Reshaping the national flood insurance program has been a continuing task for senators and representatives for several years. The program requires property owners with federally insured mortgages to purchase protection if their homes are in certified flood plains.
On Tuesday, U.S. Sens. Thad Cochran, R-Miss., and David Vitter, R-La., introduced legislation to amend how major rate increases are implemented. Rates could go up by 25 percent or more as early as 2014 for some ratepayers, and the rates would be non-negotiable.
Cochran is the primary co-sponsor of the Responsible Implementation of Flood Insurance Reform Act (S.1098), which, his Washington office said, “was developed in response to increasing concerns from Mississippians about the prospect of significantly higher flood insurance rates…”
Cochran’s plan would provide delays for the phase-in of new rates to allow additional community planning and to assist “state and local governments (in developing) subsidized flood insurance, plus reform some Federal Emergency
Management Agency (FEMA) flood mapping procedures,” Cochran said.
This is what Cochran’s proposed law would do:
• Ensure that communities that were developing new maps by the end of 2013 will be able to maintain the grandfather rates.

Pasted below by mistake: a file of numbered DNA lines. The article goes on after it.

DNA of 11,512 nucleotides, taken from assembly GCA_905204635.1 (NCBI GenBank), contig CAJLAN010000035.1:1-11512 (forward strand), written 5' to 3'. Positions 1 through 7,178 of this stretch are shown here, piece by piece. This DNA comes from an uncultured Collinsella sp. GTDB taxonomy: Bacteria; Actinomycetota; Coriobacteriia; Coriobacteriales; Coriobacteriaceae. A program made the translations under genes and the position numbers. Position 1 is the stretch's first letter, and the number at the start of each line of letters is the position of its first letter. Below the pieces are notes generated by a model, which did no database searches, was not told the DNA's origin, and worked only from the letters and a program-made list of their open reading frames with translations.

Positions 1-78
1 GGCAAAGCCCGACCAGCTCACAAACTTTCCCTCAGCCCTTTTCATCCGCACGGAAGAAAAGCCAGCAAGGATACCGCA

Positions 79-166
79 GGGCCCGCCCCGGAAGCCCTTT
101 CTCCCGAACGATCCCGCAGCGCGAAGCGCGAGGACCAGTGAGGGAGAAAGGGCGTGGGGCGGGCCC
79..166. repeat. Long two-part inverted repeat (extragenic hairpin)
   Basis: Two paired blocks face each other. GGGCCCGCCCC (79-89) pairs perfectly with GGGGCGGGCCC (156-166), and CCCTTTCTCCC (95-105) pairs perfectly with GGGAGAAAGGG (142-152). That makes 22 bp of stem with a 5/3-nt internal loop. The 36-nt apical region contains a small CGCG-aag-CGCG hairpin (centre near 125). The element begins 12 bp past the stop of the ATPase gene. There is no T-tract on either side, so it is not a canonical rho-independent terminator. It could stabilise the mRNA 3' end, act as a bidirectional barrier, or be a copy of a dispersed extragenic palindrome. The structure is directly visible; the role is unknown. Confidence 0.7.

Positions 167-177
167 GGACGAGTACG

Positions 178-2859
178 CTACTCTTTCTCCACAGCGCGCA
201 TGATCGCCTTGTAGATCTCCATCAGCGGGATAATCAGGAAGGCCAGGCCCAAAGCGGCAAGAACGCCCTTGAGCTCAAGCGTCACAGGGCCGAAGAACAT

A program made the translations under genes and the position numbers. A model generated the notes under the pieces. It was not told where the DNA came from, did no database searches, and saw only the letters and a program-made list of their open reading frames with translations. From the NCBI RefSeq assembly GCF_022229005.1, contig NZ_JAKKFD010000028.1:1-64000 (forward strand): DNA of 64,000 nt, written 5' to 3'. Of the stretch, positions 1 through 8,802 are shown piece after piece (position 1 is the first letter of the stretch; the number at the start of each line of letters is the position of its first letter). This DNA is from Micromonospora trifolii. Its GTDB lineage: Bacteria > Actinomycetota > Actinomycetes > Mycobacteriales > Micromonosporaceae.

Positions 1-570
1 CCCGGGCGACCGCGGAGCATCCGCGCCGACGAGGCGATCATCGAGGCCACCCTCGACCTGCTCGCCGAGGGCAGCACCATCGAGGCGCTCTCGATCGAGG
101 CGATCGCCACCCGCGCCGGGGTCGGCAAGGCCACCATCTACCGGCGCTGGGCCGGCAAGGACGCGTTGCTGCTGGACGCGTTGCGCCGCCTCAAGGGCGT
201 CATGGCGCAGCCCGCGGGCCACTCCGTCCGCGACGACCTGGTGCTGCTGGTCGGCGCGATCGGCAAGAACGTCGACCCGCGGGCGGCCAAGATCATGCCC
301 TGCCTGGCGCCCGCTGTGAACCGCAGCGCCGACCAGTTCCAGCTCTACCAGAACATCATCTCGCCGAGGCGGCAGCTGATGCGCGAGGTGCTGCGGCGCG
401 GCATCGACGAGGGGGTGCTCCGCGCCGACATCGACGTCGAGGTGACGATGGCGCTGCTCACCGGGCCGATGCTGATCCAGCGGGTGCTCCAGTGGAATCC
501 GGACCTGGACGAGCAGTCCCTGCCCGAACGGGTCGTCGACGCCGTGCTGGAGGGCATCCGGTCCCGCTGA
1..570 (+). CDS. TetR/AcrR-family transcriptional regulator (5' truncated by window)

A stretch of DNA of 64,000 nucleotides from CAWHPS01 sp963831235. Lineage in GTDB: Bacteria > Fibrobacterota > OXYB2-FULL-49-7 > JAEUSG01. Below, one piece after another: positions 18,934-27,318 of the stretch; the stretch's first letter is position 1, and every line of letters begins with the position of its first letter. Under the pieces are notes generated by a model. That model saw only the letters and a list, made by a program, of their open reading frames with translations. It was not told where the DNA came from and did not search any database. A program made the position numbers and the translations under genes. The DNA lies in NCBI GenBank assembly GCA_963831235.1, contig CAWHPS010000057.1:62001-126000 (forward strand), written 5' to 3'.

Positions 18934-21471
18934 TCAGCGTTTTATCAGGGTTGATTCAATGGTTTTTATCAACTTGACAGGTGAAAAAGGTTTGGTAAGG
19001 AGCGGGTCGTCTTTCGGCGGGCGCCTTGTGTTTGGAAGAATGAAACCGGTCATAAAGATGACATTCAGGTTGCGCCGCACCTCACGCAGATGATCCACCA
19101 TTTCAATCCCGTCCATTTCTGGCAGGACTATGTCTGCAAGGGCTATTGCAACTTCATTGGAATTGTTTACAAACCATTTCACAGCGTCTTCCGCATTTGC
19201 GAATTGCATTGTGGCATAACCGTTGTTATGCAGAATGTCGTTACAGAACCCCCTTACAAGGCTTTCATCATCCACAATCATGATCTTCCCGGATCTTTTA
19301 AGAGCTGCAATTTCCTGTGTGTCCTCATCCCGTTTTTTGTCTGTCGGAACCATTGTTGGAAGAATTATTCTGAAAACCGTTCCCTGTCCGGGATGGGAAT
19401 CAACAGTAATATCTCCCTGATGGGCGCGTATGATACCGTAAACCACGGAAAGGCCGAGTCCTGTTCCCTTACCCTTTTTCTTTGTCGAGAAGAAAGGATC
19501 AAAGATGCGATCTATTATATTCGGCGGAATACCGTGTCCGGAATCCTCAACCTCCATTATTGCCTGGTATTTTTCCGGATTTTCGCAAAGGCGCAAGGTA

• Allow a five-year phase-in of actuarially sound rates for newly purchased homes.
• Authorize state and local governments’ flexibility to subsidize homeowners’ flood insurance properties if they so choose.
• Enable 25 percent of mitigation funding in a given year to go directly to homeowners to support pre-disaster mitigation improvements.
• Prohibit FEMA from considering the level of federal funding or participation in a flood control structure project when determining the level of protection that the project provides the community; and
• Require that FEMA include all protections provided by any levee, dam or other flood control structure regardless of accreditation status before the flood insurance rate map or update may be finalized.
Cochran basically seeks a one-year delay, a request that is clearly reasonable given the protracted debate and work leading up to a reformed flood control plan.
Only a portion of those policies that are currently paying subsidized premiums would see premium increases of 25 percent. The 80 percent of all NFIP policies that already pay full-risk premiums will not see these large premium increases, but most policyholders will see a new charge on their premiums to cover the Reserve Fund assessment.
Austere times and rising expenses require reforms, but they should be fair.